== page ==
( Reuters ) - President George W. Bush, basking in a hero's reception from Tanzania, on Tuesday commemorates one of the darkest episodes in Africa's recent history, the Rwandan genocide.
Moving on from Tanzania, the centerpiece of his five-nation African tour, Bush stops off briefly in Kigali, visiting a memorial to the 1994 genocide in which 800,000 Tutsis and moderate Hutus were murdered by Hutu extremists.
It will be a sober interlude after Bush's three-day visit to Tanzania, where he was feted both by cheering crowds and the country's leader, Jakaya Kikwete, who praised the U.S. leader and called him a friend of Africa.
Bush will visit a genocide museum where the remains of some 250,000 victims are buried.
In the past, genocide survivors have criticized the United States for not intervening to stop the slaughter.
"There's nothing we can tell him - we do not even plan on meeting him because I am sure he knows about the plight of Rwanda genocide survivors," Theodore Simburudali, president the Ibuka genocide survivor group, told Reuters.
In 1998, U.S. President Bill Clinton, who was in power at the time of the genocide, visited Rwanda and apologized for not making more of an effort to stop the killings.
Rwanda's President Paul Kagame, like the other presidents on Bush's tour, is seen by Washington as one of a new generation of progressive African leaders.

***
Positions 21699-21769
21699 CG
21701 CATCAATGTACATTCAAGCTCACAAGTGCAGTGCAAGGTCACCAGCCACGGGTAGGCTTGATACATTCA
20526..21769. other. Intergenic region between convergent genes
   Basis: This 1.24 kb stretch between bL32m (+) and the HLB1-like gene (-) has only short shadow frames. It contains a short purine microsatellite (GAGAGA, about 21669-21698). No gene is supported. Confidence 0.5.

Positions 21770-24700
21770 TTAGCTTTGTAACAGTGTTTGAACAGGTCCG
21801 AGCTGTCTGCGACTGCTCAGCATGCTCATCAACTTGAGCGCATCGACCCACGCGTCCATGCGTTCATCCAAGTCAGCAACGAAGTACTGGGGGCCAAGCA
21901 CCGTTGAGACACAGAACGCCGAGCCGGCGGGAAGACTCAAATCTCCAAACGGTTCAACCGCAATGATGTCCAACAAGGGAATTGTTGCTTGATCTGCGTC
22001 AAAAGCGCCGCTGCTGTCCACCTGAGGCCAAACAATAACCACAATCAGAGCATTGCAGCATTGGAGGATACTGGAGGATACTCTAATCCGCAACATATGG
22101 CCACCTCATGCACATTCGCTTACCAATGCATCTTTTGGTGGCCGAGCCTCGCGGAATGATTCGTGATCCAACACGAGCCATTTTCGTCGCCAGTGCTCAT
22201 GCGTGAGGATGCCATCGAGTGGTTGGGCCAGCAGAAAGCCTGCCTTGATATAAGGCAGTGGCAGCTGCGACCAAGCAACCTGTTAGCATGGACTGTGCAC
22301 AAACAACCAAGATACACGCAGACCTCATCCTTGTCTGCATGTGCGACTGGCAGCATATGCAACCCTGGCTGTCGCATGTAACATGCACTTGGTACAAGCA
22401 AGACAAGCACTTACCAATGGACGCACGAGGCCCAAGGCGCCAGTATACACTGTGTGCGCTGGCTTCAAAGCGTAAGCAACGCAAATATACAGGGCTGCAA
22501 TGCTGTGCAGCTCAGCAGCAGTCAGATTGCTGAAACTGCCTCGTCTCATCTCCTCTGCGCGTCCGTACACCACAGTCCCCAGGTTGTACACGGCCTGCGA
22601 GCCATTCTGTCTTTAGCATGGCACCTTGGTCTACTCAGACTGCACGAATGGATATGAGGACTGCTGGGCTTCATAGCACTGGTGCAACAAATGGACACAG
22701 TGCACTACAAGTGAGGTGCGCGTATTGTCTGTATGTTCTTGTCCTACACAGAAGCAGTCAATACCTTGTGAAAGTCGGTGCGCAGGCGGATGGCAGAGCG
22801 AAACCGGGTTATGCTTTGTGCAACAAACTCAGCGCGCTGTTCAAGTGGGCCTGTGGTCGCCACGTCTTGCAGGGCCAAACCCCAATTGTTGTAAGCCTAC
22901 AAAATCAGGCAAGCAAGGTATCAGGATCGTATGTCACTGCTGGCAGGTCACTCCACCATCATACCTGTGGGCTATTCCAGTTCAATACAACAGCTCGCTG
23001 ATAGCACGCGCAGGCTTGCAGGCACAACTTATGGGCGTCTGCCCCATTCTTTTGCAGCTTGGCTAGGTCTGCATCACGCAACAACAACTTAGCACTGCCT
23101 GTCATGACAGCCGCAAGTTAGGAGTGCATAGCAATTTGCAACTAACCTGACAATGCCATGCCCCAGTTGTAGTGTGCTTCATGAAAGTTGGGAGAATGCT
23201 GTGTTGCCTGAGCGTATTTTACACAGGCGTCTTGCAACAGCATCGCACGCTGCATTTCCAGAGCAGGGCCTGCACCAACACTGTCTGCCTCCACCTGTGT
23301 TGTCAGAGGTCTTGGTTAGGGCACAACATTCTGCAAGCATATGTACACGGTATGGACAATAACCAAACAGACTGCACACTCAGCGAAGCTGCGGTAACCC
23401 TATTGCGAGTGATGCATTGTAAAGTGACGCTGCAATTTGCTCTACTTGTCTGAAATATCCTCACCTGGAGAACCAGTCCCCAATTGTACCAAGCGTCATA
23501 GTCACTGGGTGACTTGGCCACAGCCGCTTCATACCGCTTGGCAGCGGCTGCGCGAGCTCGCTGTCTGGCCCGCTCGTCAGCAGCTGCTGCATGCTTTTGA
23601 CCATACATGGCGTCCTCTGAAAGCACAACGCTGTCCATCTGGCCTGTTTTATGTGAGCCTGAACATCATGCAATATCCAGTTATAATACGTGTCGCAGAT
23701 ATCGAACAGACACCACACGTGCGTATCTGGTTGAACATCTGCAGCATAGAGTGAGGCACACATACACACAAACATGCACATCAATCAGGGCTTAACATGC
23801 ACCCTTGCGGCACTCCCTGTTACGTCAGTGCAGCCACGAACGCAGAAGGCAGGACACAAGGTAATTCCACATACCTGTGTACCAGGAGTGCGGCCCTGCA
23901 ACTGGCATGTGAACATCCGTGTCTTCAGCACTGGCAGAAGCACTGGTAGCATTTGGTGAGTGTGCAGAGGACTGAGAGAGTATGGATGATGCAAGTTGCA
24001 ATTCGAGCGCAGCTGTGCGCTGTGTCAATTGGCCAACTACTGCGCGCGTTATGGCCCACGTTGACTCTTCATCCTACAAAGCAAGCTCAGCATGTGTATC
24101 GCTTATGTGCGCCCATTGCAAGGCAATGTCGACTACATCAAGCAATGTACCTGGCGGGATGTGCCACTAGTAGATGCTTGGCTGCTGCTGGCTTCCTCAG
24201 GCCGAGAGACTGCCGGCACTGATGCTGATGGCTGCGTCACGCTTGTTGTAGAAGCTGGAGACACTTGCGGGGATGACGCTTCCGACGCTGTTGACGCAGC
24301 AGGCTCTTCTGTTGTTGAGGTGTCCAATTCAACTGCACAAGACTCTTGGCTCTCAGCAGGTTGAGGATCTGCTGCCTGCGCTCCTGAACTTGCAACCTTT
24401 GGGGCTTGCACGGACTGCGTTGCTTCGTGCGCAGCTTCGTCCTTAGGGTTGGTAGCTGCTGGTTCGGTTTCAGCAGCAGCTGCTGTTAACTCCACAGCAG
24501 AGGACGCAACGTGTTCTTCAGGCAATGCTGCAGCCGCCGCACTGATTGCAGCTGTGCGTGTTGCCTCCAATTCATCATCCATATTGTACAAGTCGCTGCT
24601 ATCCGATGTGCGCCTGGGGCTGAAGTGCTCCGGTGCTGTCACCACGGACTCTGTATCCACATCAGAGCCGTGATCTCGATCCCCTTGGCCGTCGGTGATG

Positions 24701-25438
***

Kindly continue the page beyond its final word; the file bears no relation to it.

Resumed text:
Bush, unpopular in much of the world for his handling of wars in Iraq and Afghanistan, is respected in many parts of Africa, where he has spent more money on aid than Clinton.
He has pledged to increase total assistance to $8.7 billion by 2010, double 2004 levels.
Bush was lauded in Tanzania for his personal programs to fight AIDS and malaria and for aid schemes that emphasize self-reliance rather than unqualified assistance.
The president's Millennium Challenge Corp. funds development in nations that meet criteria for good governance, fighting corruption and free market economic policies.
In Tanzania, which Washington considers a model of African development, Bush signed over the largest ever grant under the program, for $698 million.
After holding talks with Kagame, Bush will visit an AIDS project before talking to Rwandan troops who have served in Sudan's Darfur region as African Union peacekeepers.
"We feel proud because it's recognition of our contribution towards bringing security and stability not only to Darfur but also our region. The U.S government has been our strong partner in this," army spokeswoman Jill Rutaremara told Reuters.
The United States has helped train and transport Rwandan troops serving in Darfur, where Washington says genocide has occurred during five years of violence in which international experts say 200,000 have died.
The Sudanese government denies this, saying only 9,000 have died.
Bush is not visiting Kenya, despite being next door in Tanzania and Rwanda, but he sent Secretary of State Condoleezza Rice there on Monday to help former U.N. chief Kofi Annan to end a post-election crisis that has killed 1,000 people.
Rice called on government and opposition to accelerate a power-sharing deal and said there could be no "business as usual" with Kenya until the crisis ended.
Bush travels to his fourth stop, Ghana, on Tuesday evening.